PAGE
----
‘Infrastructure growth, others can unlock nation’s economic potential’
For the economy to sustain the momentum of recovery, there is the need for government to focus more on policies that would unlock rapid development in infrastructure and adopt an appropriate regulatory framework to restore the nation’s competitiveness and attract new businesses into the country.
According to experts who spoke in an interview with The Guardian, the nation’s low FDI pull is primarily due to the deplorable state of nation’s infrastructure and other impediments threatening the ease of doing business in Nigeria such as unfavorable reforms, regulations among others.
They expressed worry on the impact of slow economic growth on various sectors in the last few years, noting that if government fails to tackle the issues within the shortest period of time, Nigeria may experience another recession while the proportion of Nigeria living in poverty may continue to increase.
The British Deputy High Commissioner, Laure Beaufils said Nigeria needs more Foreign Direct Investment (FDI) to restore growth. According to her, to attract huge investment into the country, Nigeria needed to develop in infrastructure and adopt right regulatory framework, policies and institutions to encourage continuity and attract new businesses.
“Diversification is clearly important for the economy and investment is really critical, we know that growth has been on the back of oil and population growth but now we need to secure those investments and for there to be investments, we need improvements that businesses can see and feel at the operational level on the ease of doing business on the cost of doing business and that requires investment in infrastructure and government is working on that but the next step is to see that in practice.
“We also need investment in infrastructure, we must continue to ease the difficulties of doing business here we have to think about what other priorities are in ensuring competitiveness, I think competitiveness got to be at the heart of a genuine private sector led growth, we need a private sector to be able to compete and to sell its products in free market to enable poor people to benefit from the growth and enable genuine growth for the private sector.”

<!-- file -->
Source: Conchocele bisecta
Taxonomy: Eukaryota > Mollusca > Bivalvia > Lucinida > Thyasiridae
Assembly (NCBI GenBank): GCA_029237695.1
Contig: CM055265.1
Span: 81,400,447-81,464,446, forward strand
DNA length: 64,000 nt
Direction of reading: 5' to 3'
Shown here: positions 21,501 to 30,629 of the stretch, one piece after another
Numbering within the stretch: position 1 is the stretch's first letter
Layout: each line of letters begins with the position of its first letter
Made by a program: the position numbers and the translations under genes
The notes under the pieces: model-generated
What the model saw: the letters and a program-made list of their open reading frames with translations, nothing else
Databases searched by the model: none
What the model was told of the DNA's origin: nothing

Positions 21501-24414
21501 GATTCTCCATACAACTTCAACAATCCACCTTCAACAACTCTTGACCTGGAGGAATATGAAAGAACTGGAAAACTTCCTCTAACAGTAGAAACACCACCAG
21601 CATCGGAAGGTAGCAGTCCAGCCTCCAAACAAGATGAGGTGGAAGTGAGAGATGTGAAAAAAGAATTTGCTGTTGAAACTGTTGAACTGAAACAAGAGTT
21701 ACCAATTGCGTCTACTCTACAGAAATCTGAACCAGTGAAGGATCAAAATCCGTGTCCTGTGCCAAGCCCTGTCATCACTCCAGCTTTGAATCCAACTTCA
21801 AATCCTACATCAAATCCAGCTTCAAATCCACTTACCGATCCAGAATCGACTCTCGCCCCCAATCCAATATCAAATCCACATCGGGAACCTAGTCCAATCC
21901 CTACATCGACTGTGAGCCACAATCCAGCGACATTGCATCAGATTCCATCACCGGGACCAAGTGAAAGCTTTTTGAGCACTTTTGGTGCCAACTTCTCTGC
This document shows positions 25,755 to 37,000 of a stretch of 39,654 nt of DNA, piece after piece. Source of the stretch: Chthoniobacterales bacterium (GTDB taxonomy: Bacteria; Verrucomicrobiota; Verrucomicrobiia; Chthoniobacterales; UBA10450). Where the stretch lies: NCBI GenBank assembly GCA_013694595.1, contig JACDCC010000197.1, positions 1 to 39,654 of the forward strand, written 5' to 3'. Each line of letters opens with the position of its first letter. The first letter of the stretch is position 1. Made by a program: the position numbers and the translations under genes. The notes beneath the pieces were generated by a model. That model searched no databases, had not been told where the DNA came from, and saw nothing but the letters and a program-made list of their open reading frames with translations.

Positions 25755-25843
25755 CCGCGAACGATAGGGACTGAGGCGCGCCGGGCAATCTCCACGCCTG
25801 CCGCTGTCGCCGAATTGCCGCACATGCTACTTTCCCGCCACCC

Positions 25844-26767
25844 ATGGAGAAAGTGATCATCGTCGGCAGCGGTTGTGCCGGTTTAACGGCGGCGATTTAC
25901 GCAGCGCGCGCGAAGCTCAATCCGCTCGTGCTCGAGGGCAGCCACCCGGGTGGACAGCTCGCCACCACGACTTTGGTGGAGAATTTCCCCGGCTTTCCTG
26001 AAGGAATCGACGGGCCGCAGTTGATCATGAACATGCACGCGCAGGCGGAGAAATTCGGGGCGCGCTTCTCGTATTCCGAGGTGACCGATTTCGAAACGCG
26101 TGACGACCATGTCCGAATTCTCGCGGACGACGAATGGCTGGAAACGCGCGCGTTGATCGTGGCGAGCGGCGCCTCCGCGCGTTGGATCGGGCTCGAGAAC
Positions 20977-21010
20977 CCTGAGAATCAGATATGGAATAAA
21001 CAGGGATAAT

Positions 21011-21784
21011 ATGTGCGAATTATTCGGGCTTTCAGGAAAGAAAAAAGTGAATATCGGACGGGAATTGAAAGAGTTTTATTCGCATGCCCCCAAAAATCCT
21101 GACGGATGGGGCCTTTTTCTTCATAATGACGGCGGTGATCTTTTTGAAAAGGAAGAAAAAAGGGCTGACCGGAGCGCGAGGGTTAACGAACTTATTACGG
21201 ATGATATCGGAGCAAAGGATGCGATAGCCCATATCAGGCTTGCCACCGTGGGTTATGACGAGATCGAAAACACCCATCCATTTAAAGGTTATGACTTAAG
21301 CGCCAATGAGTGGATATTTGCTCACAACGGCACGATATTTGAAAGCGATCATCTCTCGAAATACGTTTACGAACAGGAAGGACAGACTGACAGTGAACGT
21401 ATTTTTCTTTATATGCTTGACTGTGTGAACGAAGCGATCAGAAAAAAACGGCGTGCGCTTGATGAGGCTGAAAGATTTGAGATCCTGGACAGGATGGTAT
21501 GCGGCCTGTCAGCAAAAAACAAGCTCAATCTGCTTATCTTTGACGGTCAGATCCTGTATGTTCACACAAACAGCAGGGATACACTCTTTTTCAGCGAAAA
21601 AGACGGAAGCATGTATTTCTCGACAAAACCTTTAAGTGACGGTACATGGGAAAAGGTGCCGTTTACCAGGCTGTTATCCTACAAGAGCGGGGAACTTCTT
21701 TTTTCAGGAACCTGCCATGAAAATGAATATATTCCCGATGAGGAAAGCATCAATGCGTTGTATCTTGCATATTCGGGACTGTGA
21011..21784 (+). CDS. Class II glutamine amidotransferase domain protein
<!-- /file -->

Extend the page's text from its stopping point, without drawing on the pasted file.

The Managing Director of InvestData Limited, Gabriel Omodion argued that economic growth is the panacea to most Nigeria’s challenges, noting that government must be strategic, if it wants to fast track the nation’s economic growth.
He identified infrastructure, financial environment, ease of doing business as major nation’s socio-economic challenges, while lamenting that policy context in Nigeria has been designed to create market uncertainties.
“Because government have failed to invest in infrastructure to revive ailing manufacturing industries and grow the SME, there is virtually no activity in the economy.
“Huge investment in infrastructure would impact on virtually all the sectors and spur activities in the economy. The growth seen so far is only on the investment side; prices of goods and services are still up. Government has failed to implement their fiscal policies. They have not done the needful. If care is not taken, we will go back to recession.
The Chief Executive Officer of Highcap Securities, Imafidon Adonri said: “Government must sustain the growth of the economy to make sure that the economy is growing steadily as the population is growing, secondly, the country needs to still battle inflation from the monetary point of view and from the fiscal measure.
“But the inflation means that the supply side of economy needs to be adequately taken care of so that more supply comes into the economy to close the gap between supply and demand and attracting more supply means that government must address all impediments to doing business especially infrastructure and that is what will bring down inflation.”
Managing Director of Honeywell flourmills, Olanrewaju Jaiyeola pointed out that major investment in infrastructure are needed to match with government plans on ease e of doing business
Furthermore, he noted that strong manufacturing base would strengthen local trade and create more jobs while exports from Nigeria would continue grow in volume and value.
“Government should continue to give us policies that would help improve productivity. Government should continue to focus on those factors that empowered manufacturers to thrive in Nigeria and one of them is access to foreign exchange and as long as manufacturers especially those dependent on foreign exchange have access to it, capacity utilization will increase, export will increase and there will be a remarkable contribution to GDP.”
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